Skin or fur issues in hamsters

Some new owners discover that after a few weeks the fur has thinned or come off in some locations, exposing the skin in those areas. For starters, cuts like this can become infected if your skin inside the pouches lacerates because of whatever it carried or if its teeth grew too long and sliced the skin. The hamster’s heart functions just like a human heart with two right chambers and two left chambers.

The left atrium and left ventricle of the hamster’s heart receive new, oxygenated blood. All of the hamster’s bodily parts receive oxygenated blood from the left ventricle via the aorta. When the blood returns, it passes through the three vena cava, enters the right atrium, moves to the right ventricle, and then exits through the pulmonary artery to the lungs. The heart of a hamster beats 250–500 times each minute.


Hamsters unquestionably have hearts. This might be the result of a little altercation between two hamsters, an illness, or persistent rubbing on the cage’s side, typically close to the feeder. However, before they can navigate in that way, they must have had sufficient time to become familiar with the location.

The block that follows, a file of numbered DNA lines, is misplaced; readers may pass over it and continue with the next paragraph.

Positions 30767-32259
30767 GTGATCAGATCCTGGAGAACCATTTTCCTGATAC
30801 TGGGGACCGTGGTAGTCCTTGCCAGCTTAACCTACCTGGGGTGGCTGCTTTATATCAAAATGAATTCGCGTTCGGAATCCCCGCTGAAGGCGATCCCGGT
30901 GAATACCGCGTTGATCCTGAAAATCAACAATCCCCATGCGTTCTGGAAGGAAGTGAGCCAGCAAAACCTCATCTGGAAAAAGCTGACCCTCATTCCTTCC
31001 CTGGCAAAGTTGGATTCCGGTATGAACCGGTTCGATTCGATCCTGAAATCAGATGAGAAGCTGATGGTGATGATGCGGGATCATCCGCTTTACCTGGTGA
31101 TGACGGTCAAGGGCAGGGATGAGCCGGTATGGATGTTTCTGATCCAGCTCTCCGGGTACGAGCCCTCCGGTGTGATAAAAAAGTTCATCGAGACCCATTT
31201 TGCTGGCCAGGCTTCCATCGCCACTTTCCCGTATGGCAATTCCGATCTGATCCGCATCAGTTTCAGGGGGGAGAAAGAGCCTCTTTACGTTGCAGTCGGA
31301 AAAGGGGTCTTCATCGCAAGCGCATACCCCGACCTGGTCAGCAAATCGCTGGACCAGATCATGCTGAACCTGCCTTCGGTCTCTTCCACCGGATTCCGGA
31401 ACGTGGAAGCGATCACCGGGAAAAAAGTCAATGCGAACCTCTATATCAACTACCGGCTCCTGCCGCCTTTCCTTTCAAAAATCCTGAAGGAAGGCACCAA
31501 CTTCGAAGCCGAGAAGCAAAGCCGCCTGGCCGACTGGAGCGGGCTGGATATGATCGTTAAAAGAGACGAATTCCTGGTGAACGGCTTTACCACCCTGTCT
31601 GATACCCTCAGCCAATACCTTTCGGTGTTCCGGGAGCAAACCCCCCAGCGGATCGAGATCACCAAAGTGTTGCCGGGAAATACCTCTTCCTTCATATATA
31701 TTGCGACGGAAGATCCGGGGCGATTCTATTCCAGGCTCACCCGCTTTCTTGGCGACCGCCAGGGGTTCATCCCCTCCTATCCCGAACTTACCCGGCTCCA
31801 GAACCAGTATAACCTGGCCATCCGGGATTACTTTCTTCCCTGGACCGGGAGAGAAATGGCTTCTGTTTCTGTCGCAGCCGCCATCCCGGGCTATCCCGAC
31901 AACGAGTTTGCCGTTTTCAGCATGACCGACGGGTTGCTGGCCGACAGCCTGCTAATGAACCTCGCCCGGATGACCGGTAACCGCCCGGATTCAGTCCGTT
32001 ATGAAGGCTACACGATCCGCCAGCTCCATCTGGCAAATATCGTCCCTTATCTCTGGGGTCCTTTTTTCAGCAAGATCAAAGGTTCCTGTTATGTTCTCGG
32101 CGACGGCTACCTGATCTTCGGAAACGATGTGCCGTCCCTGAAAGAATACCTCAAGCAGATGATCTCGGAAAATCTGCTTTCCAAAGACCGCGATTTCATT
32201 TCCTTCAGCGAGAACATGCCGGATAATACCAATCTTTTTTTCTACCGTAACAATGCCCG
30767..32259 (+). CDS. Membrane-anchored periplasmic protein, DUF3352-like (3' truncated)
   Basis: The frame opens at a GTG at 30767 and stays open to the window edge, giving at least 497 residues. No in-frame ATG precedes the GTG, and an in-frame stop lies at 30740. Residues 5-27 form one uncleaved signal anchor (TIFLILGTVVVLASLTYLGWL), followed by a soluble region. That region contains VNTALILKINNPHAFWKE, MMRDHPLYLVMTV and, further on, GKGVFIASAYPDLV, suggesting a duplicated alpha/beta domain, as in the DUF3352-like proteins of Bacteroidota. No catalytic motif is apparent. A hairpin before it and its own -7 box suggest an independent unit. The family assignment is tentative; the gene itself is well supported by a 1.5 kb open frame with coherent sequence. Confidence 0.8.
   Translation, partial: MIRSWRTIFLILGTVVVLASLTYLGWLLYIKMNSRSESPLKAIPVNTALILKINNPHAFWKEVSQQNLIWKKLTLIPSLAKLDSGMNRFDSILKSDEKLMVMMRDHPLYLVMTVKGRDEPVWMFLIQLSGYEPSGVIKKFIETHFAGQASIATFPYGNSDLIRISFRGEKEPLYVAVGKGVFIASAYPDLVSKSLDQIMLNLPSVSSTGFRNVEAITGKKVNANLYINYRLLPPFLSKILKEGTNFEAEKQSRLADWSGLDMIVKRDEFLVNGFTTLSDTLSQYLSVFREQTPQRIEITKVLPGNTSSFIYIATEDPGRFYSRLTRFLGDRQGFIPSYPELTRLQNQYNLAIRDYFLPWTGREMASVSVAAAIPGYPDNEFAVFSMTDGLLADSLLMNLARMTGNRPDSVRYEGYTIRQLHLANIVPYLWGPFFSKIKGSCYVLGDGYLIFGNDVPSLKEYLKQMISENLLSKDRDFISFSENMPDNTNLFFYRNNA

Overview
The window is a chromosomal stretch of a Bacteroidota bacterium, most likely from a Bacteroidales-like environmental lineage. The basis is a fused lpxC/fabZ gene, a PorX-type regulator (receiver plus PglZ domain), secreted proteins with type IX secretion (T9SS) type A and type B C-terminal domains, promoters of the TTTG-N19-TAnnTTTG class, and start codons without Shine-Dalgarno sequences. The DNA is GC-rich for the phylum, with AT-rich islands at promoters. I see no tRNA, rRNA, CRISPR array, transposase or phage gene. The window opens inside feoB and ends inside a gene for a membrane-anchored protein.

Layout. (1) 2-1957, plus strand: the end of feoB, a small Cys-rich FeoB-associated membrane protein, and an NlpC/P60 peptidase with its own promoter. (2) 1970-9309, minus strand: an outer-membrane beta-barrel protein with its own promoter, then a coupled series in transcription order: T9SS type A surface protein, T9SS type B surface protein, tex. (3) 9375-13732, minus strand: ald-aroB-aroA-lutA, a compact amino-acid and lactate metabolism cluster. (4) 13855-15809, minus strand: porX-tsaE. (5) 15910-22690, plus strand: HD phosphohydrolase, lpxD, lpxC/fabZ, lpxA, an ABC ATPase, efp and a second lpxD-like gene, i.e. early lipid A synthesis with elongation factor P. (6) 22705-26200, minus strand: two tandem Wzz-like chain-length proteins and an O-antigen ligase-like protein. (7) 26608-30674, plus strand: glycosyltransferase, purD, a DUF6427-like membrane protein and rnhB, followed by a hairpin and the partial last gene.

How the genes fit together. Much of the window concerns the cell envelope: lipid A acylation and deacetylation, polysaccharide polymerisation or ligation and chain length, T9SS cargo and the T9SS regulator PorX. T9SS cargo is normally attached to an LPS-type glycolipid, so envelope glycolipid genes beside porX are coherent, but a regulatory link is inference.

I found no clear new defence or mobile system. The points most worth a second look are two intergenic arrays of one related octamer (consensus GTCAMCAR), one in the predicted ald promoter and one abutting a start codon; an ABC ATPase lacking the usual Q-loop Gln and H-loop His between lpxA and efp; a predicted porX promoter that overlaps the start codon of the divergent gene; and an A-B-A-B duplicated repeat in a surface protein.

A fight is not the only circumstance that can result in fur loss. Molting is the cause of one of these. Even if you don’t learn anything new about how to care for them from this knowledge, you could learn something new about your tiny pet.

Additionally typical in aged hamsters is fur loss. It first appears in the area of the belly, then moves to the chest and limbs. Again, there is no reason to worry excessively about this. Since vitamin deficits can also be the cause of the loss or thinning of fur, you might only need to change your diet.